Home / Security / Microsoft warning: These phishing attackers used fake OAuth apps to steal email

Microsoft warning: These phishing attackers used fake OAuth apps to steal email

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Microsoft has warned that fraudulent Microsoft Partner Network (MPN) accounts were used in a phishing campaign that featured bogus apps that tricked victims into granting them permissions to access their email accounts. 

The attackers used the fraudulent MPN accounts to register fake versions of legitimate-sounding apps, such as “Single Sign On (SSO)” and “Meeting” that were dressed up with convincing visual indicators, including Zoom’s older video icon and and Zoom-like URLs, according to security firm Proofpoint.

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The attackers first impersonated legitimate companies to enroll in the Microsoft Cloud Partner Program or MCCP (formerly known as Microsoft Partner Network or MPN), and then used the accounts to add a verified publisher to OAuth app registrations, which they created in Azure Active Directory (AD). 

Microsoft classifies the attack as “consent phishing” because the attackers use the bogus apps and Azure AD-based OAuth consent prompts (pictured below) to trick targets to grant permissions to the app, for example, to read emails, access contacts, and so on, potentially for an entire year. Also, with verified publisher status, the publisher name gains a blue ‘verified’ badge that signals Microsoft has verified the publisher of the app. 

Microsoft says in a blogpost that the phishing campaign targeted “a subset of customers primarily based in the UK and Ireland”. It has also disabled the fraudulent apps and notified affected customers. 

Microsoft has seen consent phishing incidents increase steadily in recent years, where the technique has been used to target Office 365 customers. Once granted by a victim, OAuth permission tokens are useful because the attacker doesn’t require the target’s account password, but can still access confidential data. Microsoft recently updated its document about the style of attack.

Proofpoint detected the malicious third-party OAuth apps on December 6 and informed Microsoft on December 20. It notes the phishing campaign ended on December 27. Microsoft became aware of the consent-phishing campaign on December 15.    

Proofpoint highlights consent phishing for OAuth delegated permissions as a powerful tool that can allow the malicious app to act on the user’s behalf — accessing mailbox resources, calendar, and meeting invitations linked to compromised user accounts.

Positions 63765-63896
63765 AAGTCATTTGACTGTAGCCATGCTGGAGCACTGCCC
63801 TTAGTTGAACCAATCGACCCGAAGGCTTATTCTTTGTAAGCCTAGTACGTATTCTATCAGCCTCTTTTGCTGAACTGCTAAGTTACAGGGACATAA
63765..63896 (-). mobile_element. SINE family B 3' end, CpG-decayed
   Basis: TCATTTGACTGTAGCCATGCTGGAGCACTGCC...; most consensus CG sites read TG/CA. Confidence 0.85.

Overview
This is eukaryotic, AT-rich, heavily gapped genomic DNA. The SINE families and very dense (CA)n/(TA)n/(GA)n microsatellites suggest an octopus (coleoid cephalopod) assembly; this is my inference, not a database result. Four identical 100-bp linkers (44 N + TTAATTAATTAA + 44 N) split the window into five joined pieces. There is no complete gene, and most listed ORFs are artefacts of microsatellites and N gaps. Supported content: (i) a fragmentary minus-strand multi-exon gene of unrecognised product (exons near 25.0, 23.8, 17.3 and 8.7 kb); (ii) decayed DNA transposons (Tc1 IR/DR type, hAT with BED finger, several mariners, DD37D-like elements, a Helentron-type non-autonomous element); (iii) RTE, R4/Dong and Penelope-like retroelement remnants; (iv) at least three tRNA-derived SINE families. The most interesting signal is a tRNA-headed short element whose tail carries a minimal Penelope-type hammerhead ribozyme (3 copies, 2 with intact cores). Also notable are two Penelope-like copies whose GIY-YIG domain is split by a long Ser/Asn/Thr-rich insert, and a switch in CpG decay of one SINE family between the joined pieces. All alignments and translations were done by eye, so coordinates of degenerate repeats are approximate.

“The granted token (refresh token) has a long expiry duration of over a year in most cases. This gave threat actors access to the compromised account’s data and the ability to leverage the compromised Microsoft account in subsequent BEC or other attacks,” it notes.

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Microsoft determined the primary goal in this campaign was to exfiltrate a target organization’s email. 

“Microsoft’s investigation determined that once consent was granted by victim users, threat actors used third-party OAuth applications as a primary technique/vector to exfiltrate email. All impacted customers whose users granted consent to these applications have been notified,” it notes.    

So, how did the threat actors get past Microsoft’s checks for MPN/MCPP? According to Proofpoint, the actors displayed one name on their fraudulent apps that looked like the name of an existing legitimate publisher. Meanwhile, they hid the actual “verified publisher” name, which was different to the displayed name. Proofpoint notes that, in two cases, the actors got verification just one day after they created the malicious application.  

Once the attacker got a verified publisher ID, they also added links in each app to the “terms of service” and “policy statement” of the impersonated organization’s website. In the past, consent-phishing campaigns have compromised existing MPN verified publishers to abuse OAuth. The new method enhances the credibility of the malicious OAuth apps. 

Microsoft says it has “implemented several additional security measures to improve the MCPP vetting process and decrease the risk of similar fraudulent behavior in the future.” 

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Image: Proofpoint

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